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Dmaax,

thanks for the reply. Yeah, so I had no idea you couldn't put fish in distilled water (actually, I put them in there because it doesn't have any chlorine) so my first task is to get them out of that stuff. As for the nitrite spike, I forgot to mention that I vacuumed the gravel before I put the new filter in as I was having an excessive cloudy/hazy water issue. In the past, when I vacuumed the gravel and replaced the filter I could still contaminants getting past the new filter and creating a film on the surface of the water. I figured a new pump and filter (hence the Hagan Aquaclear) would be able to solve this issue (which I believe it has because the water is clear and no more film). However, in removing the old pump (and vacuuming the gravel) I guess my good bacteria went out with it. I will try and pick up some of this "prime" stuff on my way home tonight. Also, what do you think about running the old pump (with a new filter) concurrently with the new pump and filter? The idea I have is that the good bacteria on the inside of the pump will keep the water safe for the fish while bacteria colonizes on the new pump. After a certain amount of time I turn the old pump off and run off the new pump and test again for ammonia, nitrites and nitrates.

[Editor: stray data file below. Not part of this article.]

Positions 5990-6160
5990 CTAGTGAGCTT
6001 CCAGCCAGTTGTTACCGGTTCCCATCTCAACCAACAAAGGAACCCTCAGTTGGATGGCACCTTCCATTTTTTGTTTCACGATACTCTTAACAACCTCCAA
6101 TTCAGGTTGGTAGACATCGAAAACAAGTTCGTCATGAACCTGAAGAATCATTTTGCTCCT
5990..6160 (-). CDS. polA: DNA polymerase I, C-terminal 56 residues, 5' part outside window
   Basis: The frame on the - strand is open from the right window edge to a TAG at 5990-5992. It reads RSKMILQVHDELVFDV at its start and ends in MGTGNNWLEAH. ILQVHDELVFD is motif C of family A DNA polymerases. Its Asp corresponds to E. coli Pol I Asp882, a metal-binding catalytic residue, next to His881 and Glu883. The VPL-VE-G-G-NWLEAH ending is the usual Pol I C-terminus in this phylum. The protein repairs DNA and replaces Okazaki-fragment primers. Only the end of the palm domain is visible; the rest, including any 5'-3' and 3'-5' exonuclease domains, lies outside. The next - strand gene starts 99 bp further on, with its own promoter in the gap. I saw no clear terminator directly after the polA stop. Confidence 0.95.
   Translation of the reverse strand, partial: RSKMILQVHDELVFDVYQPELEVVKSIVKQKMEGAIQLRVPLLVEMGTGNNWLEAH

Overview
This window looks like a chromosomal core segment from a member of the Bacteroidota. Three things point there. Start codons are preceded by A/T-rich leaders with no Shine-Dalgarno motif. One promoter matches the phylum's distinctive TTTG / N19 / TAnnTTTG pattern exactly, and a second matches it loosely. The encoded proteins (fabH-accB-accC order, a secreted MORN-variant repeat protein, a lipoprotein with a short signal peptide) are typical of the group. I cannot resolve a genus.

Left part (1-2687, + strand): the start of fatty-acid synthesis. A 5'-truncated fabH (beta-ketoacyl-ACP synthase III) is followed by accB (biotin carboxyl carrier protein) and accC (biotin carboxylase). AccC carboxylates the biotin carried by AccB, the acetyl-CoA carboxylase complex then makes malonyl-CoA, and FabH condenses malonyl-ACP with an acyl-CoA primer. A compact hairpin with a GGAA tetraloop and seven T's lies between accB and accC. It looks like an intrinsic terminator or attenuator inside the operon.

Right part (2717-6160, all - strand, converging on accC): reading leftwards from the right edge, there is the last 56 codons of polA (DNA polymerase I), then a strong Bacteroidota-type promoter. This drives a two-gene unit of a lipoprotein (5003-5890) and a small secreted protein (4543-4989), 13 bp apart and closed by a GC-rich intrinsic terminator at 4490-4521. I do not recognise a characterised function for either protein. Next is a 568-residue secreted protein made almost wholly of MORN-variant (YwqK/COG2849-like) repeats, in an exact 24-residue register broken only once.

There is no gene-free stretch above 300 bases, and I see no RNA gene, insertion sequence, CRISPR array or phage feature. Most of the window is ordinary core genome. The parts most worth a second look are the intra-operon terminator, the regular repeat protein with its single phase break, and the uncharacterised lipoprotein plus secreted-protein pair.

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Zoff,

I've some good experience with adding additional bacteria to your aquarium after filter / big water changes or after excessive cleaning of ground etc.

You can get decent products at your petstore like "cycle" or others and keep adding small quantities of those bacteria for the coming 3-5 days. That should accelerate your first cycle considerably.

Good luck!

R+
Chris
 

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How many fish did you have in the tank and how long has it been up?